The Nebraska Legislature has reached a critical juncture. In the coming weeks, Senators will make important votes on a budget that will shape the future of our state.
As Nebraskans, we value resourcefulness and self-reliance. We also care for our neighbors. We recognize that extraordinary times—like a natural disaster or a global pandemic—warrant extra assistance. During the height of the coronavirus pandemic, Nebraskans stepped up to help those in need. At the federal and state level, we did the same. The State has received and distributed an unprecedented amount of federal funding to help Nebraskans weather the storm over these past two years.
As Western nations continue to respond to Vladimir Putin’s invasion of Ukraine, there’s no question increasing trade partnerships with countries who share our values would benefit the United States and the world. Realizing the administration seems content to sit back and let others lead on trade, I recently led a bipartisan Congressional delegation to the United Kingdom (UK) to discuss trade opportunities and challenges.
On Thursday, February 24, the world awoke to news that Russia had invaded Ukraine. Vladimir Putin launched attacks from land, air, and sea. By the next day, Russian forces had reached the outskirts of the capital city of Kyiv, where fierce fighting and heroic Ukrainian resistance continues against all odds.
This week President Biden delivered his first State of the Union address to a joint session of Congress. While I went into the evening open to hearing President Biden propose real solutions to urgent challenges like soaring energy and food prices, waves of illegal crossings at our southern border, and workforce shortages, I was disappointed by how readily he rehashed many of the failed policies of his first year in office which have put us in this position. Inflation is at a 40-year high, we have a serious supply chain crisis, and Russia has invaded Ukraine. Now is the time for steady, effective leadership, not more of the same policies which have led to crisis after crisis during the Biden presidency.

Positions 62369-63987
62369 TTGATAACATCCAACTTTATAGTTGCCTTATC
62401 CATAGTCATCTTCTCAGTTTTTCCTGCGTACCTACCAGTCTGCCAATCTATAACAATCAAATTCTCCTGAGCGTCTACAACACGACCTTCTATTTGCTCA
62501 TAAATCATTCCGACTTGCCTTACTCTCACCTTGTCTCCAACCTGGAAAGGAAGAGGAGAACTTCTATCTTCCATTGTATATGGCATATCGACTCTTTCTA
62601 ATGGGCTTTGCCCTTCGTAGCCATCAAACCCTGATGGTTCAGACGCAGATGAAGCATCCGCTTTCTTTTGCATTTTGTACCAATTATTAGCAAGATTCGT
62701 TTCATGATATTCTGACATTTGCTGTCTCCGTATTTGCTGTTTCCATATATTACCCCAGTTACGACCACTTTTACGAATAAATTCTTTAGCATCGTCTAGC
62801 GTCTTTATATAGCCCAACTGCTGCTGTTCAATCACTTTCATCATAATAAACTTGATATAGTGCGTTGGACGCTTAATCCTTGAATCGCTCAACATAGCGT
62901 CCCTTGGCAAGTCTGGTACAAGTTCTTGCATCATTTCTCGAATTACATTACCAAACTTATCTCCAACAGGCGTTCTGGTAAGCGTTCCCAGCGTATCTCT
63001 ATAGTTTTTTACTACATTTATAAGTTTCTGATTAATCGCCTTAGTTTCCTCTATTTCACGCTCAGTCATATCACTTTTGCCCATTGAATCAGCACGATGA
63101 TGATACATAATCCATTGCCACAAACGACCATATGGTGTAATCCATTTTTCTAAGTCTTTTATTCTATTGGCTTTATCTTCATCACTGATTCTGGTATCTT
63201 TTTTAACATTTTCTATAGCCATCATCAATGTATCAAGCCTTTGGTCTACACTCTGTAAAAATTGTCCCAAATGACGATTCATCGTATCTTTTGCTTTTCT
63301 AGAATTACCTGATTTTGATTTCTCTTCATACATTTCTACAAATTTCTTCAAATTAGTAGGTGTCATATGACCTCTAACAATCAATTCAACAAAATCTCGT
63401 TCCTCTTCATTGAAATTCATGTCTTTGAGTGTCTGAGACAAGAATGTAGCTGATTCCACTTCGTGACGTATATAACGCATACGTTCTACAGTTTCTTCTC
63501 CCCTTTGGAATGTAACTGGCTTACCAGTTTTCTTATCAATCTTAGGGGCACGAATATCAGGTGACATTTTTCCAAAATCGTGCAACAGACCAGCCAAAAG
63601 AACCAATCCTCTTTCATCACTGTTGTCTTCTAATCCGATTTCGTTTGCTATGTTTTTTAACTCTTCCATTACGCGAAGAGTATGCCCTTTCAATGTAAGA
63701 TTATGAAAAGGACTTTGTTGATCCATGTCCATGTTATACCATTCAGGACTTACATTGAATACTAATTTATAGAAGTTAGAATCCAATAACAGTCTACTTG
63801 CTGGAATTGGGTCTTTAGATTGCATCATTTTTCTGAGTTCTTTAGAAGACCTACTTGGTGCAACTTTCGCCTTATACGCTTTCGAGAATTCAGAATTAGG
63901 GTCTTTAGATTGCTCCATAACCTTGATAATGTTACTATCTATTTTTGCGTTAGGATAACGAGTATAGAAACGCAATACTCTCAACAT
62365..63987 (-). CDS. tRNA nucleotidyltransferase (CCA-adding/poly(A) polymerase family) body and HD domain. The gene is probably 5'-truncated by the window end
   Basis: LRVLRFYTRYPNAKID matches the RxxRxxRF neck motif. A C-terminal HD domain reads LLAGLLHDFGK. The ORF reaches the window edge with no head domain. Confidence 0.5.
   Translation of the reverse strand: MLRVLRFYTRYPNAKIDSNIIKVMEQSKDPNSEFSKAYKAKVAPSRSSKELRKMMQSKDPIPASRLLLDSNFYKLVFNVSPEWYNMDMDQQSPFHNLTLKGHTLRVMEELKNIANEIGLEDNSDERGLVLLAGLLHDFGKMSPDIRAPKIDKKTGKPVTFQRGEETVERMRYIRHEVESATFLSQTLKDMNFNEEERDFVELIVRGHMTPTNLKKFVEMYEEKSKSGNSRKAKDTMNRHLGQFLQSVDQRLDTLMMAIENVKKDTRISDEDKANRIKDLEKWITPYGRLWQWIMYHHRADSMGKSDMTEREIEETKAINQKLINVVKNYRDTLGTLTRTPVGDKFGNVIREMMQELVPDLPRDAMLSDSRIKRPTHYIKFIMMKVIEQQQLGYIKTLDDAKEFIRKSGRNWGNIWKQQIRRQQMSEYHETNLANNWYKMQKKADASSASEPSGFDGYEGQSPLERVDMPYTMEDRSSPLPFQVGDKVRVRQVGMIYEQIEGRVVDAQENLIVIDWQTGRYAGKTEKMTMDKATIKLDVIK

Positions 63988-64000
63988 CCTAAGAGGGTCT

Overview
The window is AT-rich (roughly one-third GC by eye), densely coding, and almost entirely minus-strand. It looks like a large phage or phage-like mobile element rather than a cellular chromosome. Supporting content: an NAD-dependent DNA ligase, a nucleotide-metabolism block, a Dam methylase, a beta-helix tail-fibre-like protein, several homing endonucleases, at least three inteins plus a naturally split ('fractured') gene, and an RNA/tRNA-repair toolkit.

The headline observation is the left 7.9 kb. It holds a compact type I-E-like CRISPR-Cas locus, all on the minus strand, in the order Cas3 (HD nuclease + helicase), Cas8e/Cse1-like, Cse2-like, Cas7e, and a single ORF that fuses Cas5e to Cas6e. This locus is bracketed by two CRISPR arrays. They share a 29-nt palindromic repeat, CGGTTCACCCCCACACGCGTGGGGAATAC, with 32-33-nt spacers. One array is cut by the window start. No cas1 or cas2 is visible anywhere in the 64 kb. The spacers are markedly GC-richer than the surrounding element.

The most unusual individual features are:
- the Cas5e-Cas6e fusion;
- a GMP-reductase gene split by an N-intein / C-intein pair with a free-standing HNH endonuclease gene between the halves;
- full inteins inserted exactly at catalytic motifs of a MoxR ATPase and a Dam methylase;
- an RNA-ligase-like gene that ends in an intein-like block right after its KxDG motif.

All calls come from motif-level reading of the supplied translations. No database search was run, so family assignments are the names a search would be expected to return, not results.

After much consideration I feel the need to comment on an interview a local reporter did with Gothenburg Health CEO Mick Brant, and COO Tinna Therrien. I feel it is time the hospital board, with urging of local residents, ask for their resignations. I was at the board meeting, where they had several local citizens’ show up. I heard over and over, we have to follow Government mandates, in order to retain, 60 to 65% of their income that comes from Medicare/Medicaid patients. If we want to keep our local hospital, we cannot afford, to lose that income. I never once heard comments about concern, for the health of their patients, or concerns of their staff, regarding mandates.